Real Estate Billionaires Do These 4 Things And You Should Too
Real estate billionaires no longer get the airtime they once had. The high-flying tech billionaires and the electric car/spaceship/solar panel/underground tunnel billionaires are attracting the attention of the financial media. But the real estate billionaires are still there, producing wealth.
Let’s take a look at what some of the most publicized real estate investors are doing today and how two REITs, Residential Equity (EQR 0.08% ) and Prologis (PLD -1.39% )as well as Berkshire Hathaway ( BRK.A -0.65% )( BRK.B -0.55% ) are involved. And find out how you can use these strategies in your own real estate and stock portfolios.
Leaving Tier 1 Cities
Real estate investment legend Sam Zell isn’t in the spotlight as much as he used to be, but his REIT, Equity Residential, keeps moving. Equity Residential is the modern evolution of the Equity Finance and Management Company, which Zell founded in 1969. It has grown into a $34 billion market capitalization multi-family REIT that owns 80,407 units in 310 communities.
As people started moving out of so-called Tier 1 cities (think New York, Los Angeles and Chicago) during the pandemic, Equity Residential followed suit. In 2021, it sold $1.7 billion of older complexes, mostly in California, and bought/developed or closed future development of $2 billion in properties in places like Atlanta, Denver and Dallas.
Equity Residential is looking to the future and getting out of areas that are too saturated. You can also do it in your investment. It’s well known that the amount it would take to buy an 800 square foot condo in San Francisco can buy you an entire strip mall in rural Texas.
Look for saturation and growth in the area where you are buying properties. You want to see a lot of population growth. If you’re forced to buy thirty- or forty-year-old properties because the city was saturated decades ago when millions of people moved out, you’re setting yourself up for poor returns.
Buy an industrial property
Two of the fastest growing real estate billionaires, Leonard Stern and Ross Perot Jr., owe their recent success to industrial real estate. The warehouse and manufacturing focused sector saw strong growth in 2021 which is expected to continue in 2022.
Much of the industry’s growth comes from the storage of goods sold online. The 800-pound gorilla in this type of logistics real estate is Prologis. The REIT owns 1 billion square feet of industrial space. It has 4,735 buildings in 19 countries and, surprisingly, its vacancy rate is currently below 3%.
Prologis has plenty of room for growth, but other than investing in a REIT, industrial opportunities are rare for individual investors. Your best bet is to keep an eye out for offices or warehouses in your area that can be leased to long-term commercial operators.
The key is to give yourself plenty of opportunities to increase market rate rents in the lease. Many industrial investors were content to sign long-term leases five years ago and now receive at least 20% less than market rent.
Billionaire Jeff Greene has made a success of his career thanks to his flexibility. He reportedly owned 18 homes by the time he graduated from college, but owes his jump through the billionaire ranks to a chance he took on credit default swaps in 2008. Greene was able to use his expertise on the housing market to see the crash come and profit out of it.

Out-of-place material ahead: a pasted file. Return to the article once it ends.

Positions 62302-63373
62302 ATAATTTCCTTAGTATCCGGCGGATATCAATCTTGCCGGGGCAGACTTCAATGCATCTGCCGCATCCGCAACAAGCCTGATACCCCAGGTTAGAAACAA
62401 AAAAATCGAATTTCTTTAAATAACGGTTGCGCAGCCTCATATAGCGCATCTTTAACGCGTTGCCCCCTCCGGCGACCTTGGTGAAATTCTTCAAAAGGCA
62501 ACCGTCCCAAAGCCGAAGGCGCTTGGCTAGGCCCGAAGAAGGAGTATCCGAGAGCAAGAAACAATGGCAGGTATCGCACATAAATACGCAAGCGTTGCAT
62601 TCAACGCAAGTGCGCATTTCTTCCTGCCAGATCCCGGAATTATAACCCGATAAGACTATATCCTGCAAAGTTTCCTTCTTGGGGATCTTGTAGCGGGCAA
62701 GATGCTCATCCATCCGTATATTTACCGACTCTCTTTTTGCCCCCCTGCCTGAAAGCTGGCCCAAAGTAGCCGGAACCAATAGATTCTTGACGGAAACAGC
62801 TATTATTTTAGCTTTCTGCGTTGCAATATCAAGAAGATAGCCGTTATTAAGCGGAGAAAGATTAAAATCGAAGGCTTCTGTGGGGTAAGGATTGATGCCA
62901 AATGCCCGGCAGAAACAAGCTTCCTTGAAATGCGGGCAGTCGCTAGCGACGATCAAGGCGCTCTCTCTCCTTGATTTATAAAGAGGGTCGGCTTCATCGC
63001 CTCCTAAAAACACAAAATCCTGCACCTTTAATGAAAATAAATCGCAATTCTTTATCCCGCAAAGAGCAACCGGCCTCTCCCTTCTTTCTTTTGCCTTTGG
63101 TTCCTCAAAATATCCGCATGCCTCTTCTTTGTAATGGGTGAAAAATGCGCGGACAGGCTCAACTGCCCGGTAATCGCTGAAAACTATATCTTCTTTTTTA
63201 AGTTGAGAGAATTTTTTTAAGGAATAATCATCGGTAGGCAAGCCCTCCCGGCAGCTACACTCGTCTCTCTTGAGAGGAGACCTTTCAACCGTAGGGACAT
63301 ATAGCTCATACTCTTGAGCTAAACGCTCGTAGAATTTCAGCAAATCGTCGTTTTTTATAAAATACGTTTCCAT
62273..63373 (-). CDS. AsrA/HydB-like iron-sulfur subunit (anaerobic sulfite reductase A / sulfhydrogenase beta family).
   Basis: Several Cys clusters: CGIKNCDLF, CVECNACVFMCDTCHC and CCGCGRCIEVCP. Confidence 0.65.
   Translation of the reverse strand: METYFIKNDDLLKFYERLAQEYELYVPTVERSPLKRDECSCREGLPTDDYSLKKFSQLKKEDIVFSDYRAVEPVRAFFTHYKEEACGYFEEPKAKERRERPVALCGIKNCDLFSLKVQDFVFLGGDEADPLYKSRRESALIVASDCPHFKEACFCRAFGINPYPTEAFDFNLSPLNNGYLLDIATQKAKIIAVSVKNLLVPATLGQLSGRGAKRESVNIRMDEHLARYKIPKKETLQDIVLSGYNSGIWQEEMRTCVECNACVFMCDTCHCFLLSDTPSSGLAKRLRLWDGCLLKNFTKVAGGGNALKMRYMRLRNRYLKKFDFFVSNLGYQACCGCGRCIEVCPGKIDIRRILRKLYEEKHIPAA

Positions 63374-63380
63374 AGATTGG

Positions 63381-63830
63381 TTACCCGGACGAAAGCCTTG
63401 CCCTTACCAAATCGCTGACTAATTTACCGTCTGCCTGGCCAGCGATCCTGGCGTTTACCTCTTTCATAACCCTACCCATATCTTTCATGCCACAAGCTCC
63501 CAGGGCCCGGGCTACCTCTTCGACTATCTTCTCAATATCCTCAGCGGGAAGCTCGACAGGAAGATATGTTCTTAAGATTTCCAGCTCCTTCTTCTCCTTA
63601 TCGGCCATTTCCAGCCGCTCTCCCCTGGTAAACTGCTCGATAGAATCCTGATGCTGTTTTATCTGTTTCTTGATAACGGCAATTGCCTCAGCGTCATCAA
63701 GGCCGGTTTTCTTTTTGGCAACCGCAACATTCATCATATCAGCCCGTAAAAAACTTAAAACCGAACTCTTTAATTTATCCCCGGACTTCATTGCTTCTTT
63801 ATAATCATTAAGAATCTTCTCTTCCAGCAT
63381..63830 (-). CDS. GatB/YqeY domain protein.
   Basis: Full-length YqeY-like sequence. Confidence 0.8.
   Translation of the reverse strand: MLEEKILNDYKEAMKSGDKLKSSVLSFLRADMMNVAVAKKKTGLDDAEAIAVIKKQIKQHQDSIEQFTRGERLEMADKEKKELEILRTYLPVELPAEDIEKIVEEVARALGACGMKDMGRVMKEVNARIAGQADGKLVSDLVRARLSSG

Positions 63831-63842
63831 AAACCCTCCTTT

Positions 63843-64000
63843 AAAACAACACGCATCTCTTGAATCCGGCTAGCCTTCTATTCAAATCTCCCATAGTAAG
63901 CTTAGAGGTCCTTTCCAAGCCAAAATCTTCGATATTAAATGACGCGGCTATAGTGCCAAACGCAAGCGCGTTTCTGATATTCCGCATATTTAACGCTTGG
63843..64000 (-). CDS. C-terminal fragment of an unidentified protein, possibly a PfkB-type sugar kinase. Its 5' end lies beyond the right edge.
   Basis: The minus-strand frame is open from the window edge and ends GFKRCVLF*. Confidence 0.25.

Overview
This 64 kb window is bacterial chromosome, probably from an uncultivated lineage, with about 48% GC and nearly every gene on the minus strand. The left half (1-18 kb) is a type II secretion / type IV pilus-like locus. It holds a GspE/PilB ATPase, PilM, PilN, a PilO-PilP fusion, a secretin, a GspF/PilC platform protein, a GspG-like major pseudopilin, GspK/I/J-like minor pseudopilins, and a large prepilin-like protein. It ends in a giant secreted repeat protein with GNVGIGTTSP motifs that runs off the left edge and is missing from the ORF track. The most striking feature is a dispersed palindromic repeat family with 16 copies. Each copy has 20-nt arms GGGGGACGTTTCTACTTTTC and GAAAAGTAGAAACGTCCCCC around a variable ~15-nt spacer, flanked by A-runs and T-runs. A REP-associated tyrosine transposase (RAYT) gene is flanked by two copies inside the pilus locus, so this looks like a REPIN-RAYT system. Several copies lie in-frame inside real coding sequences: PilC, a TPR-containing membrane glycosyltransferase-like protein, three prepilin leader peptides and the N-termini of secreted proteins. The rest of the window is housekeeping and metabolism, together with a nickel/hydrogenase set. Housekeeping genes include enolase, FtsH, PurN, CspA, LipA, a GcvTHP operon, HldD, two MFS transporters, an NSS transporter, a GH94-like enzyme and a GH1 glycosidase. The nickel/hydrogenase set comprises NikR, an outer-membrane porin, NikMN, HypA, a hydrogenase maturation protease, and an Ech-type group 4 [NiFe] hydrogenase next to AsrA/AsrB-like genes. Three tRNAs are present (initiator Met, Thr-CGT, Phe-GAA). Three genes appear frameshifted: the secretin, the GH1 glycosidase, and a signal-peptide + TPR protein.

Today, its wealth is spread around residential, office and retail developments with a few lots dotted around. It is also geographically diverse, benefiting last year from its holdings in Florida while its holdings in California remained flat.
While it may not be in the cards for most individual investors to diversify that much, there are definitely benefits to diversification. You don’t want your rents going down, while your stocks are crashing and the baseball cards you buried in the yard are worthless. One way to start diversifying with stocks is to use the types of companies discussed in the next section. If one real estate industry or geographic area is hit hard, all of those stocks are unlikely to crash.
Bonus: focus on pick-and-shovel businesses
Warren Buffett is certainly a billionaire, but he’s not really a real estate billionaire. Sure, Berkshire Hathaway owns over $150 billion in assets. But what is 150 billion dollars between friends? The mega-cap company has more than that in cash and short-term fixed-income investments. And the company buys the property for its direct use, not to rent it.
The way Berkshire makes money in real estate is with adjacent real estate businesses. Home Services of America is the largest real estate brokerage firm in the United States. It provides just about everything to retail buyers, including mortgages, title and closing services, insurance, home warranties, and relocation services. Berkshire also owns Clayton Homes, which delivered 61,000 modular, manufactured, and tiny homes in 2021.
Many investors don’t realize the extent of their own skill set. When investing in real estate, pay attention to everything around you. What title company is growing fast? Which websites or apps are taking over the industry? Which banks grant the most loans? Every business that piques your interest is a potential investment.
Real estate billionaires don’t get rich using the same static strategy for 60 years (although it can take 60 years to become a billionaire). You must continue to grow. Move geographic locations when it makes sense, switch niches when markets change, diversify and buy stocks within your circle of expertise.
This article represents the opinion of the author, who may disagree with the “official” recommendation position of a high-end advice service Motley Fool. We are heterogeneous! Challenging an investing thesis — even one of our own — helps us all think critically about investing and make decisions that help us become smarter, happier, and wealthier.